Leading Egg Farmer Files Lawsuit Seeking Proposition 2 Standards
JS West Not Challenging the Legality of Initiative
Dec 08, 2010, 01:54 ET
SACRAMENTO, Calif., Dec. 8, 2010 /PRNewswire/ -- Seeking a clear understanding on what housing systems will meet the standards of Proposition 2, JS West, one of California's leading egg farmers, filed a lawsuit today against the State of California. The suit is only asking for clarity on what Proposition 2 requires, it is not challenging the legality of the law.
"We need clear regulations for hen housing so our company and our industry knows exactly how much space to provide for egg-laying hens and what type of housing systems will be legal," said Jill Benson, a JS West vice president and family member. She added, "We aren't challenging the law but simply asking for the legal standards so we know how to comply."
The lawsuit seeks a determination of the specific types of housing systems that will meet the requirements of Proposition 2 because the law does not provide the exact size or dimension for an enclosure. Farmers need more specific housing standards beyond simply stating that "neither farmers nor their employees" may confine any egg-laying hen in an enclosure "for all or the majority of any day, in a manner that prevents" the hen from "lying down, standing up, or fully extending" her "limbs" and "turning around freely." The law also says a hen must be able to fully extend "all limbs without touching the side of an enclosure, including, in the case of egg-laying hens, fully spreading both wings without touching the side of an enclosure or other egg-laying hens." It defines an enclosure as "any cage, crate, or other structure" which is "used to confine" a hen.
Proposition 2, however, does not state the size of the enclosure, the number of hens that can occupy the enclosure, the density, or otherwise specify the furnishings within the enclosure. JS West believes it understands what is required but without a legally binding determination, this is simply an opinion that can unfortunately be disputed after JS West spends an estimated $30 million over the next four years to convert all its housing to be in compliance with Proposition 2.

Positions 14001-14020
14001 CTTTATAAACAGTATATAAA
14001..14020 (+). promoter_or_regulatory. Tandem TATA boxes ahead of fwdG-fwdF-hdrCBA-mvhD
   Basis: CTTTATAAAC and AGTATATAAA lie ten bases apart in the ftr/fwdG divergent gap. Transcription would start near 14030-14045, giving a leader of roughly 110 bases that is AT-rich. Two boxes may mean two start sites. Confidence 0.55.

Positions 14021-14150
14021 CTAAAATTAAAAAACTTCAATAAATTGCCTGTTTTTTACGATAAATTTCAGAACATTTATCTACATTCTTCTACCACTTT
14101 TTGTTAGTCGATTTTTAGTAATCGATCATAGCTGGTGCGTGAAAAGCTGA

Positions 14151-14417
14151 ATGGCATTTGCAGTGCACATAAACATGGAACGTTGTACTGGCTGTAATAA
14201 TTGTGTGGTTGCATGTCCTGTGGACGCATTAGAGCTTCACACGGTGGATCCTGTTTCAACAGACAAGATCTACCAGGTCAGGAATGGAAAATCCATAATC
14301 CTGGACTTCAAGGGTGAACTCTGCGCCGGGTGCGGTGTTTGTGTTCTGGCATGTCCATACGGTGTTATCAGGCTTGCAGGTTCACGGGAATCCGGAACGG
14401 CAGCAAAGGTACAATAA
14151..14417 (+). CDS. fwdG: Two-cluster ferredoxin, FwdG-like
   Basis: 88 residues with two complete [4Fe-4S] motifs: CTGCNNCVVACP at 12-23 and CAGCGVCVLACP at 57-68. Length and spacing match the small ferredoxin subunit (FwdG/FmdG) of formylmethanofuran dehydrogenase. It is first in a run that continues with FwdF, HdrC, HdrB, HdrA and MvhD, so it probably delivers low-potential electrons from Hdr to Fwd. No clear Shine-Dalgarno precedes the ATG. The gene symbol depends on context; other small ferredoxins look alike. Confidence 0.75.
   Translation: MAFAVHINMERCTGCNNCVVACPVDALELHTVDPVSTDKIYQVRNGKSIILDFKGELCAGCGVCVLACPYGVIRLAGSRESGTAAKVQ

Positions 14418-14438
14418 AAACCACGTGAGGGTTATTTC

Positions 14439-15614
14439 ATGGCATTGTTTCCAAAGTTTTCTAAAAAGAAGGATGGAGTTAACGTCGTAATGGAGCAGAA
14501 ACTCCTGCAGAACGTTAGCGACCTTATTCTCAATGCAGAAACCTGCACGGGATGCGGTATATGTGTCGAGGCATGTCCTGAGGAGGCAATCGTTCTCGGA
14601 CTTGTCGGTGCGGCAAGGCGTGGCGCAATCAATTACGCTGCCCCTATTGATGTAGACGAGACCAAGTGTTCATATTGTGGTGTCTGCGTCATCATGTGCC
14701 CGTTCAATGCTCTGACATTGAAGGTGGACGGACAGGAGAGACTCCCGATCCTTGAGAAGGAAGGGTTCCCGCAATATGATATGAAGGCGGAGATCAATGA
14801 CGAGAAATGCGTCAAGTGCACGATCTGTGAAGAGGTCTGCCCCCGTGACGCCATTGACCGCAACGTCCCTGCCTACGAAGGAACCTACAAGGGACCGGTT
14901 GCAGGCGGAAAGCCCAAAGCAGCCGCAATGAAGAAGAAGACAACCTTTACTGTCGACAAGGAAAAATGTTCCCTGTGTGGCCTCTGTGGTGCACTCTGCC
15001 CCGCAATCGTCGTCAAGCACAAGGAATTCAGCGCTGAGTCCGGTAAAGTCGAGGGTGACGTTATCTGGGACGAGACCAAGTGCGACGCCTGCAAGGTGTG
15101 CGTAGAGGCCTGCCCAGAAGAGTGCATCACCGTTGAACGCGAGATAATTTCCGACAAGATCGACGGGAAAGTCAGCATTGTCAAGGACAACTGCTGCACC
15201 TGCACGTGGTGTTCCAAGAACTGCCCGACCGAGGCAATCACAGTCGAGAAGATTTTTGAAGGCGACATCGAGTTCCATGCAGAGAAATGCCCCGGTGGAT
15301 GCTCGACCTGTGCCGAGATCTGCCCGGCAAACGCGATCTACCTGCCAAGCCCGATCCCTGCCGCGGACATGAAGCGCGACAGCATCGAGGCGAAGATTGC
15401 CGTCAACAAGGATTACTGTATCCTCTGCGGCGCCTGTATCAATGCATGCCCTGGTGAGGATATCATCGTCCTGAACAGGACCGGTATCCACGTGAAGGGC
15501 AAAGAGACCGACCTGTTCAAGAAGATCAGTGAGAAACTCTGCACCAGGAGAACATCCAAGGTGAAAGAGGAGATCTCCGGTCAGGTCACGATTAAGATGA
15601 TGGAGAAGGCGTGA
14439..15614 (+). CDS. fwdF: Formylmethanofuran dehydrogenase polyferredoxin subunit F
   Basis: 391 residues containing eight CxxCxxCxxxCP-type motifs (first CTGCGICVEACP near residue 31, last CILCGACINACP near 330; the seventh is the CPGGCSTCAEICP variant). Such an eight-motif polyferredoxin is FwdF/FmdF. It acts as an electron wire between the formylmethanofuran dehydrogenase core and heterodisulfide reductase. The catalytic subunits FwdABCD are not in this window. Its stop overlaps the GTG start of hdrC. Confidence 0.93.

"The law raises more questions than answers which is why we filed the lawsuit. Compliance requires such a significant amount of time and money to be spent before the law takes effect that our family simply cannot wait until 2015 to comply nor can we afford to guess wrong," said Benson of JS West.
JS West recently spent millions of dollars to provide a more suitable living area for hens which is consistent with the European Union standards and the company believes the new living area complies with Proposition 2. The new housing, called an "enriched colony housing system," includes enclosures that are four feet by twelve feet, which enables each hen to sit, stand, stretch and turn around. With the filing of the lawsuit, JS West is specifically seeking a determination if its new enriched colony system is compliant with Proposition 2 so the company has sufficient time to convert the rest of its hen houses prior to the 2015 implementation.
The American Humane Association has certified the enriched colony housing system at JS West as humane as it gives hens the opportunity to participate in activities that come naturally. The same housing system has been used in the European Union for more than ten years and complies with the stringent European Animal Welfare standards which go into effect in 2012. Studies have found that the enriched colony housing system is superior to other systems.
With the enriched colony housing system, there are furnishings such as perches, scratch pads and nest boxes which enable the hens to engage in their natural behaviors. The new enclosure protects hens from outside predators while providing a clean, safe environment for the hens. JS West's enriched housing system can be viewed twenty-four hours a day, seven days a week at www.jswest.com.
The lawsuit, filed in Fresno, comes at a time when many California egg farmers are pondering if, how and where they will farm when the law goes into effect on January 1, 2015. It is hoped that the lawsuit will result in guidance so that JS West and other egg farmers have the necessary time to fund and make the necessary changes.
"No one wants to file a lawsuit but California's egg farmers and consumers need the State of California to step up and resolve the confusion of Proposition 2 as soon as possible. If egg farmers don't know what the rules are soon, there is a real risk that they and the jobs of the more 4,000 people they employ may be jeopardized," said Benson.
California is the nation's fifth largest egg producer. Each year, more than 19 million laying hens produce more than 4.9 billion eggs in the state.
SOURCE JS West
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